Genome editing is a technique for modifying specific sections of a genome. Scientists have been able to alter DNA since the 1970s, but in recent years, they have developed faster, less expensive, and more precise methods of adding, removing, or changing genes in living organisms. Researchers are working to create therapies that use gene editing to treat children and adults with a variety of conditions such as sickle cell disease, hemophilia, and some forms of cancer and blindness. Researchers have devised a method for precisely and quickly correcting genetic changes in cultured patient cells.
The University of Helsinki and University Hospital Helsinki researchers have developed a method for precisely and rapidly correcting genetic alterations in cultured patient cells. From a 2-3 mm skin biopsy taken from patients with various genetic diseases, the method generates genetically corrected autologous pluripotent stem cells. The corrected stem cells are essential in the research and for the development of new therapies for the diseases in question.
The new method is based on previous groundbreaking research in the fields of stem cells and gene editing, including two Nobel Prize-winning techniques. The first technique is the discovery of induced pluripotent stem cells, or iPSCs, which won the Nobel Prize in 2012. The CRISPR-Cas9 “gene scissors” innovation, which won the prize in 2020, is the other technique. The new method combines these techniques to correct gene changes that cause inherited diseases while also producing fully functional new stem cells.
Our new system is much faster and more precise than the older methods in correcting DNA errors, and the speed makes it easier and reduces the risk of unwanted changes.Professor Kirmo Wartiovaara
New therapeutic possibilities to inherited diseases
The researchers’ long-term goal is to create autologous cells with therapeutic properties. The use of the patient’s own corrected cells may aid in avoiding the immunological challenges that impede donor organ and tissue transplantation. The new method was developed by Sami Jalil, an Argentine Ph.D. student at the Biomedicum Helsinki Stem Cell Center, and it was recently published in Stem Cell Reports, the journal of the International Society of Stem Cell Research.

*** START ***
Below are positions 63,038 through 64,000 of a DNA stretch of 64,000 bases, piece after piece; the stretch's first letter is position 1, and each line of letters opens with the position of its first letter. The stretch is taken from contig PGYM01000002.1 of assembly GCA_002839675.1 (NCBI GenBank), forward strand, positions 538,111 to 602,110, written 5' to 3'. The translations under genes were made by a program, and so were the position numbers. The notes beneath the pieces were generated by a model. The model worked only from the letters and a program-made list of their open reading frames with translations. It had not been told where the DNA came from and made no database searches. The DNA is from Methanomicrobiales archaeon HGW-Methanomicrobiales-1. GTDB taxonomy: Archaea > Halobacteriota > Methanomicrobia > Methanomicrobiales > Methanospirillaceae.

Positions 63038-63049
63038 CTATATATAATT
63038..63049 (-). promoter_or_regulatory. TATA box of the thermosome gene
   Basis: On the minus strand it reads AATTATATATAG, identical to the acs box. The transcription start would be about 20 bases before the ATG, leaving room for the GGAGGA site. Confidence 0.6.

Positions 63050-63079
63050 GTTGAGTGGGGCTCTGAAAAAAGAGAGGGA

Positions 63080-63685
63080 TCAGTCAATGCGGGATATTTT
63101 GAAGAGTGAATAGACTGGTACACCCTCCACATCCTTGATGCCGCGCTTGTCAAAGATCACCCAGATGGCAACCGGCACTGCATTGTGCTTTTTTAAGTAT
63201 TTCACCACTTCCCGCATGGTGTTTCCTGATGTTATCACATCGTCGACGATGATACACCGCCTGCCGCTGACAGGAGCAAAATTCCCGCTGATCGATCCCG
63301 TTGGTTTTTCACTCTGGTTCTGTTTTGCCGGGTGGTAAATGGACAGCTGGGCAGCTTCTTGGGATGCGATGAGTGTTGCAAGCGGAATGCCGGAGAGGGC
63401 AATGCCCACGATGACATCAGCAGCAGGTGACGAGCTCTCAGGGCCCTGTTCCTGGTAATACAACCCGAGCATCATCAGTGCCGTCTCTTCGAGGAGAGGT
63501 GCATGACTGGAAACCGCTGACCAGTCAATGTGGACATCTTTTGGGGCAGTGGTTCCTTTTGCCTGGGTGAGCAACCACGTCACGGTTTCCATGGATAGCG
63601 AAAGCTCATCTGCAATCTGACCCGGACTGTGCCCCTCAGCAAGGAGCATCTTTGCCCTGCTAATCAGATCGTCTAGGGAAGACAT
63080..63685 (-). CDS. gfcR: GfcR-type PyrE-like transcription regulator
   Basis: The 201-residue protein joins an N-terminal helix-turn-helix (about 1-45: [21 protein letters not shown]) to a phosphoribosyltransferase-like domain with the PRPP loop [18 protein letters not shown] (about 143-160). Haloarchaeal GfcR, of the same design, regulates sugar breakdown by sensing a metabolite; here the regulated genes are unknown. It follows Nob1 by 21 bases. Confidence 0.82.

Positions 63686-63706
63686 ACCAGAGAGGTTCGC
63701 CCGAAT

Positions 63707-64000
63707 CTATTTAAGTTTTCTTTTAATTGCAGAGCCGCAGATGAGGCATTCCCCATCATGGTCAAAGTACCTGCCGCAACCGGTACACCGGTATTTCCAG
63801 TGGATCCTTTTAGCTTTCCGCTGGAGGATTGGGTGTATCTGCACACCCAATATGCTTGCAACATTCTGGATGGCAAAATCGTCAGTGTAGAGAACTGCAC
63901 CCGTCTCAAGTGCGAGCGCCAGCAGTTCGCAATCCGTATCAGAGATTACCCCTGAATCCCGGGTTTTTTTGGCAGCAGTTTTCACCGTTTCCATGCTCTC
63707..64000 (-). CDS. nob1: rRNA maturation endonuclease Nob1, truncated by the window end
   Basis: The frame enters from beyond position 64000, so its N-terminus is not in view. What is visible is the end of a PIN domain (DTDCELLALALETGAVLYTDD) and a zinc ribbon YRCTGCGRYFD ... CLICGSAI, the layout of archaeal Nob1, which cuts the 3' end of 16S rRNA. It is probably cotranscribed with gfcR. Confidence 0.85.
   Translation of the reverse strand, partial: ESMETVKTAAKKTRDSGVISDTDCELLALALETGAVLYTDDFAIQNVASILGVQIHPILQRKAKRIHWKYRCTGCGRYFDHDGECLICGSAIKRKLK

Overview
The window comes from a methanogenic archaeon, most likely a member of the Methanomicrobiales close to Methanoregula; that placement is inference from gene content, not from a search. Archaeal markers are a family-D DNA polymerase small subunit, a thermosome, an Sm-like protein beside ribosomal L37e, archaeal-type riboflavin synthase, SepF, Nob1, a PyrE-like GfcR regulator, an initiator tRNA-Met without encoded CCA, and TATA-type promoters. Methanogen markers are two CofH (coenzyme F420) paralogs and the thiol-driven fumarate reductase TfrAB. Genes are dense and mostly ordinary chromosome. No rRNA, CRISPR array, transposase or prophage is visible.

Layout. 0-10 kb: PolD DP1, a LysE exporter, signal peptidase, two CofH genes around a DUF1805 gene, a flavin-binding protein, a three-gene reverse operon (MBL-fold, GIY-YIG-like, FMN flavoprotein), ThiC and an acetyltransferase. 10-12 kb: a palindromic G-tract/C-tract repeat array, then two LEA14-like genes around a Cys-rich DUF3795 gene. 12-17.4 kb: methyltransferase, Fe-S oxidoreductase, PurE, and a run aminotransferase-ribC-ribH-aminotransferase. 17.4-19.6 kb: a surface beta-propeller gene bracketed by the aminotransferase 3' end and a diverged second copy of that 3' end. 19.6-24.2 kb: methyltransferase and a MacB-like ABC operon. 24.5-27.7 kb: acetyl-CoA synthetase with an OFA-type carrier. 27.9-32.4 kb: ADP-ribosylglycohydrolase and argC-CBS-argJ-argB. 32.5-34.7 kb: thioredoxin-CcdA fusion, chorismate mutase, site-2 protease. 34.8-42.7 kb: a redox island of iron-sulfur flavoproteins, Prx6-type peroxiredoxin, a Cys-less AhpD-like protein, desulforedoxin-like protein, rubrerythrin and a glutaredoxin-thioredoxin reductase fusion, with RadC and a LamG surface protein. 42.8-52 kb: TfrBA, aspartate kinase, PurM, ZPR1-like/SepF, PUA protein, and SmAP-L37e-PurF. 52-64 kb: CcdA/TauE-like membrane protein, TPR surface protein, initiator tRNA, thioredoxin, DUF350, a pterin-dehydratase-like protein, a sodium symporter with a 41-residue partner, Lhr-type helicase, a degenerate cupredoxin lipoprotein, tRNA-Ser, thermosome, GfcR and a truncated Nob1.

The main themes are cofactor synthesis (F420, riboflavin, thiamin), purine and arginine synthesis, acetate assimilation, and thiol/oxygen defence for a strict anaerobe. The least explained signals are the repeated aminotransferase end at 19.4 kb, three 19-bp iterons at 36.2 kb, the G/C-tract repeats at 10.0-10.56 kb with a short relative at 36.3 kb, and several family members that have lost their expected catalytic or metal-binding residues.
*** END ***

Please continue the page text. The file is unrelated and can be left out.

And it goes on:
There are over 6000 known inherited diseases that are caused by various gene alterations. Some are currently receiving treatment with a cell or organ transplant from a healthy donor if one is available.
“Our new system is much faster and more precise than the older methods in correcting DNA errors, and the speed makes it easier and reduces the risk of unwanted changes,” says adjunct professor Kirmo Wartiovaara, who oversaw the research.
“We have achieved up to 100 percent efficacy under ideal conditions, but it is important to remember that the correction of cultured cells is still a long way from proven therapeutic applications. However, it is a very promising start “Wartiovaara continues.
New technologies frequently raise ethical concerns about unknown risks and benefits. These questions become especially difficult and critical when we discuss human germline editing, which affects future generations who, obviously, cannot consent to the changes being made to their DNA.
What risks would women (who are rarely mentioned in discussions about human gene editing for reproduction) face as the ones carrying pregnancies started with genetically modified embryos and delivering the resulting children (for themselves or for others) face? How could prospective parents make informed decisions when there are unknown health risks for the woman and the fetus during pregnancy, epigenetic effects, and health issues that may not manifest until adulthood or old age (or even in future generations)? It would be extremely difficult, if not impossible, to conduct the type of follow-up studies required to conclude that human genome editing is safe enough for use in reproduction.
Human germline editing is more than a scientific or technological issue. It has an impact on how we understand ourselves as humans and the kind of future we want to create. It has far-reaching implications for society as a whole, not just for individuals. As a result, decisions about whether or not to allow germline modification should not be made by small groups of scientists or bioethicists, biotechnology companies, or wealthy elites. Human germline editing is an urgent social justice issue; we need open public discussions about it.